By Prakash Sethuraman, Chief Information Security Officer, CloudBees
If you think your software supply chain is secure, you might want to think again. Not every supply chain is as secure as it should be. In fact, within each pipeline there are manual steps that present a risk of human error that can lead to a possible security breach. The more steps in a pipeline, the more opportunity for risk.
On top of that, most C-suites don’t even know what to do when a security issue arises in production. According to the recent CloudBees Global C-Suite Security Survey, 58% of respondents say that if they experienced a supply chain vulnerability, they have no idea what their company would do—this despite 95% reporting they think their software supply chains are secure.
Yes, thinking about a secure software supply chain in the context of your organization can be overwhelming, and there are many factors to consider. But if you want your supply chain to be as secure as possible, you’ll need security in every step—which is where the concept of Secure in Delivery comes in.
What Do I Mean By “Secure in Delivery?”
Secure in Delivery means ensuring your software delivery process is secure and of the utmost integrity. But it’s also about making sure you’ve taken all the necessary steps to get there. Within the delivery process, secure delivery means asking questions like,
“Did these steps happen in the right order?”
“Do we understand what it means when this particular thing fails?”
“What do we do if we have this particular issue pop up?”
Essentially, Secure in Delivery is controlling for all the things that can go wrong in the delivery process aside from the code itself. Remember, even if your code is rock solid, without a secure pipeline, you’re still at risk of harm from bad actors and human error.
What Steps Can You Take to Ensure Code Is Secure in Delivery?
Automate everything: Or as much as you can. Automation is the single most important step to securing your software supply chain. Simply put, automation is everything that needs to be done (and to what standard) to predictably and repeatedly deliver software. If you cannot describe all the steps—or if they are locked away in institutional knowledge or outdated runbooks—then you cannot automate it, you cannot improve or measure it, and most importantly, you cannot secure it.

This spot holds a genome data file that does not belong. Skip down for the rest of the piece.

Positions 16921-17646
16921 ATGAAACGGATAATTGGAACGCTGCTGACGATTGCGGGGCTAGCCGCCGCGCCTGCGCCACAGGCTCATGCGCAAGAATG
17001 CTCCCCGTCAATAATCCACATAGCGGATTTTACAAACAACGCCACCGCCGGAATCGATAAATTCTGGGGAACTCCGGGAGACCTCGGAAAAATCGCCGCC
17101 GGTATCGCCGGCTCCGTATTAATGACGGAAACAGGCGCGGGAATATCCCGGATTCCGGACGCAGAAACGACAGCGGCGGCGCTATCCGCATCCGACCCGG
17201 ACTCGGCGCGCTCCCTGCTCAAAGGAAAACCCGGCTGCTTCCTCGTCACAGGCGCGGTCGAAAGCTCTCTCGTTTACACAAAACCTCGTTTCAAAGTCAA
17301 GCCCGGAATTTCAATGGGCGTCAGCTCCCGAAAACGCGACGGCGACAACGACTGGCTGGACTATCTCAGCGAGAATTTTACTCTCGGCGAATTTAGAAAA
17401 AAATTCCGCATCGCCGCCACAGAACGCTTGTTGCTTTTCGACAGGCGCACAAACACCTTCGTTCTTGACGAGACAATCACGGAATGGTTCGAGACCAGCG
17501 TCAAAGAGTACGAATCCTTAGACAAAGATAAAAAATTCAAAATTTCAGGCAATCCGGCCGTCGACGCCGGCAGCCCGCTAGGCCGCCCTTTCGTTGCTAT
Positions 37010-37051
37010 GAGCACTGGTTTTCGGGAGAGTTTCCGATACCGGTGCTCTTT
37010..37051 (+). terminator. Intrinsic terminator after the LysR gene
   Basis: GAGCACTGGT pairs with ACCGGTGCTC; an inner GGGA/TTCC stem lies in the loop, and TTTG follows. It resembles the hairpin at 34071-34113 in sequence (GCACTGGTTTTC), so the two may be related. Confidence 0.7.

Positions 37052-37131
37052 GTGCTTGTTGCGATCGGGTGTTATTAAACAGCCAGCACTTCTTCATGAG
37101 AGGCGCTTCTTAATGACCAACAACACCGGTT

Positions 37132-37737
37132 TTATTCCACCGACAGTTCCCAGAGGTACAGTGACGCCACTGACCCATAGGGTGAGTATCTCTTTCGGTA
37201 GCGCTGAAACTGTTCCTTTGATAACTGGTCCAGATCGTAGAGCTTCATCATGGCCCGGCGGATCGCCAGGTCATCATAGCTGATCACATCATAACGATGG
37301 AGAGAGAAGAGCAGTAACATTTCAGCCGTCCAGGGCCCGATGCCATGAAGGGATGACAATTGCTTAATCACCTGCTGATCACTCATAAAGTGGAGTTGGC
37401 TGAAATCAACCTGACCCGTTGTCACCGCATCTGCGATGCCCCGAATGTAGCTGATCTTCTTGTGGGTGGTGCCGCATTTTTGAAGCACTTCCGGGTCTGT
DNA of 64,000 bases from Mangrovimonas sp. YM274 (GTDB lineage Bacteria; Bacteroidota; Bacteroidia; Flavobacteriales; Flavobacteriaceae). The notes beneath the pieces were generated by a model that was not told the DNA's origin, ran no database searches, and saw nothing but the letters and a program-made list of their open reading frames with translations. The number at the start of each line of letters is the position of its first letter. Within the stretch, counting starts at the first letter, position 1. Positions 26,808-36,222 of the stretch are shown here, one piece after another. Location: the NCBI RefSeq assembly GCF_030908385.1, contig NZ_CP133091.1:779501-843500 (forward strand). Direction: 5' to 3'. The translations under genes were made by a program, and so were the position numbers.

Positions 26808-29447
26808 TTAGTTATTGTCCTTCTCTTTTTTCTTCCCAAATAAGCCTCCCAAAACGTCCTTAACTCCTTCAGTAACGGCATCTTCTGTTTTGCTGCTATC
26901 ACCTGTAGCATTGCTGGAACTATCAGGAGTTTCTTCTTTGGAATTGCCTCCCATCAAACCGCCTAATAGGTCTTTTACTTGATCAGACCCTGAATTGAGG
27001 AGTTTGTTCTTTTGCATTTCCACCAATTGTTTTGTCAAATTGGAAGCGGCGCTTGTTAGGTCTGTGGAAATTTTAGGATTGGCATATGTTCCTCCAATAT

Create access and privilege controls for the code and the pipeline itself: As part of automating your supply chain, you will be forced to examine your current access and privilege policies. Getting on the right track for security means making sure that the right people have access to the right things. Start by asking yourself, “who has (and should have) access to the automation?” and “who has access to the approval levels for stamping code to go on to the next level?”
Create and update a catalog of immutable objects: Making sure you’re only using approved immutable objects is a big security step, and your fully automated pipeline plays a big role here. Immutable objects are secure objects in a repository that cannot be changed after they are created. Why are these so important? Immutable objects prevent people from going in and tweaking code after it’s deployed. While this might not matter as much in a testing environment, drift makes all the difference once you’re in production. Checking and updating immutable objects on a regular basis via your automated pipeline adds another layer of security to the delivery process and ensures the software you put into production is exactly what you wanted.
Remember, your code and your pipeline are only as good as your security measures. Implementing security in every step of the process—from development to delivery to production—will give you a stronger, more secure supply chain.
To read the full Global C-Suite Security Survey, download it here.
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